Kansa General International Insurance Company Ltd v Verdon

JurisdictionCayman Islands
JudgeHarre, J.
Judgment Date13 September 1991
CourtGrand Court (Cayman Islands)
Date13 September 1991
Docket Number170 of 1991
Kansa General International Insurance Co. Ltd.

Harre, J.

170 of 1991

Grand Court

Practice and procedure - Joinder of parties — Action for breach of fiduciary duties and conspiracy to defraud — Plaintiff wishing to add first proposed defendant as having allegedly dishonestly assisted in the fraud — Plaintiff wishing to add the second proposed defendant as having been the vehicle through which the fraud and misappropriation of funds was conducted — Construction of ‘ought to have been joined’ in r. 26 of the Grand Court (Civil Procedure) Rules.


For the plaintiff: Mr. A. Jones.

For the 1st and 2nd defendants: Mr. R. Mahfood Q.C. and Mr. T. Shea.

For the 3rd and 4th defendants: Mr. P. Lamontagne Q.C. and Mr. A. McLaughlin.

Harre, J.

This is a summons by the plaintiff seeking an order pursuant to rule 26 of the Grand Court ( Civil Procedure) Rules that two additional defendants be added in the suit, and leave to amend the writ and statement of claim. The first of the proposed additional defendants is Erkki Pesonen. He was President and Chief Executive Officer of the parent company of the plaintiff, and Chairman of the plaintiff and other subsidiaries which comprised its international division, until — resignation on 30th September 1906. The other defendant, which the plaintiff wishes to add is Jevco Insurance Company (“Jevco”) which is incorporated in Canada.


The relevant part of rule 26 of the Grand Court ( Civil Procedure) Rules reads as follows —

“26 … The court may at any stage of the proceedings either upon or without the application of any party and upon such terms as may seem just, order … the names of any parties added who ought to have been joined whether as plaintiffs or defendants or whose presence before the Court may be necessary to enable the Court to effectively and completely adjudicate and settle all questions involved in the cause or matter.”


The rule is similar to the corresponding English rule prior to its amendment in 1973.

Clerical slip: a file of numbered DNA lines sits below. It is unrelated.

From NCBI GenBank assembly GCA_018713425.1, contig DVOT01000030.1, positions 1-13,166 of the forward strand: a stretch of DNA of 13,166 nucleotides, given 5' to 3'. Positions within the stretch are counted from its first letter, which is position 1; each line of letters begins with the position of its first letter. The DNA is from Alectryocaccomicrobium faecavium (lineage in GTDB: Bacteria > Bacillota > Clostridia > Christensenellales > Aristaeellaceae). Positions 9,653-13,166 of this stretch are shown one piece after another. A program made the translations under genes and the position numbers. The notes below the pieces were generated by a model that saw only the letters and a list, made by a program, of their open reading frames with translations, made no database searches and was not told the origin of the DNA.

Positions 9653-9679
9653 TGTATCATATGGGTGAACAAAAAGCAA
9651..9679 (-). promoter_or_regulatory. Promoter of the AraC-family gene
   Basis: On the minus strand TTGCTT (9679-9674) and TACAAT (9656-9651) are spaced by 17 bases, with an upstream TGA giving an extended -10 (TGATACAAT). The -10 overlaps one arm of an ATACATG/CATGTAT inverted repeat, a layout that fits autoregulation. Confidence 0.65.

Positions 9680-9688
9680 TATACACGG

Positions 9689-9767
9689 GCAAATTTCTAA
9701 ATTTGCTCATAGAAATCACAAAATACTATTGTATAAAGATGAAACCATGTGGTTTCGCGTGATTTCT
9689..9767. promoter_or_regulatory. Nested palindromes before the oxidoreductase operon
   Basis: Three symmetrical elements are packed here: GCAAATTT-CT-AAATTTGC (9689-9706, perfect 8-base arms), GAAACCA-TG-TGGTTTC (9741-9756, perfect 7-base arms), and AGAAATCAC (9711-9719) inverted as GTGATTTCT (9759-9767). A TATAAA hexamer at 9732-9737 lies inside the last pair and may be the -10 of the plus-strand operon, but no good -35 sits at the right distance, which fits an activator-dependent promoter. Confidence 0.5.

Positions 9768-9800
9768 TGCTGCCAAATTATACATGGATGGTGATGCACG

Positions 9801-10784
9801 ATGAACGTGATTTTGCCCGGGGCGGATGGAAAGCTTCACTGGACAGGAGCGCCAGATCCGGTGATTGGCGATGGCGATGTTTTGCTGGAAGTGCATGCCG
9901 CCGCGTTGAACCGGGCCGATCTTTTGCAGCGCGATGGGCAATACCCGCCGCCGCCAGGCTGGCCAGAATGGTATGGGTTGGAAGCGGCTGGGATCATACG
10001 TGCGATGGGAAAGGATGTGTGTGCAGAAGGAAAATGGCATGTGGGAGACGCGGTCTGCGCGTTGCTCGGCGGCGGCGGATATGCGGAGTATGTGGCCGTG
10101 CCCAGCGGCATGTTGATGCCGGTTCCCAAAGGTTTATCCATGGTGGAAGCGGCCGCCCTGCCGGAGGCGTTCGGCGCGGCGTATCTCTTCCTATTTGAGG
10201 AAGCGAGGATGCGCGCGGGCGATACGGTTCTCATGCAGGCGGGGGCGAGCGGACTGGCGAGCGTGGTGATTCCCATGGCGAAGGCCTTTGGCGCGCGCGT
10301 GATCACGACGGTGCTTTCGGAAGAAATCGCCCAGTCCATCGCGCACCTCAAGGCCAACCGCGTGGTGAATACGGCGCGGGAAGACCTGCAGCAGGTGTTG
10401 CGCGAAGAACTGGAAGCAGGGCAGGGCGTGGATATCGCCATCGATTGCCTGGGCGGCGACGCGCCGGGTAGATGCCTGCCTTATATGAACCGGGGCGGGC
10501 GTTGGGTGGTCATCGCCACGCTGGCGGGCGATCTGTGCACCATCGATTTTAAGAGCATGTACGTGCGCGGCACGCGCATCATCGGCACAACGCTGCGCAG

The following allegations of fact are among those at present pleaded. The plaintiff, which is incorporated in Finland has been licensed to carry on insurance business in Canada since 1978 through a branch; from that time until mid-1987 the first defendant (“Verdon”) was its chief agent for Canada; he was succeeded by the second defendant (“David”) who was chief agent until 30th December 1989; the third and fourth defendants, which I shall call “Power Re” and “North Star” respectively, are companies incorporated in the Cayman Islands and have unrestricted class B insurers licences; both were at all material times beneficially owned and controlled by Verdon and David; through these and other companies and by virtue of dishonest schemes Verdon and David were guilty of breaches of their fiduciary duties and together with others, of conspiracy to defraud.


The plaintiff wishes to add Pesonen as a defendant because, in the light of what it now knows, it alleges that he dishonestly assisted in the fraud of Verdon and David. It wishes to add Jevco which, together with Power Re and North Star it says was a vehicle through which to defraud and misappropriate funds of Kansa international.


Jevco features in the Statement of Claim as it now stands as a company which was beneficially owned and controlled by Verdon and David jointly at all material times from 1970 until mid-1987, when Verdon apparently relinquished his ownership interest to David, and which reinsured certain risks with Kansa International Canadian branch and a related company. The new allegation involving it is that from 1982 to 1989 Verdon and David, with the dishonest approval of Pesonen, caused the plaintiff to enter into a reinsurance programme known as the Top Cover Treaties by means which it purported to reinsure its liabilities in respect of any one claim over a specified limit, and that in their capacity as underwriting managers for the plaintiff, Verdon and David manipulated the underlying insurance with the intention that there would never be any exposure to the Top Cover Treaties. They achieved this by fixing the amount covered under the underlying insurance and the amount above which the top cover provisions would come into play as the same sum. So the Top Cover Treaties, it is alleged, were nothing more than a dishonest mechanism for diverting the plaintiff's money to Jevco, Power Be and/or North Star for the benefit of Verdon, David and Pesonen.



To continue reading

Request your trial

VLEX uses login cookies to provide you with a better browsing experience. If you click on 'Accept' or continue browsing this site we consider that you accept our cookie policy. ACCEPT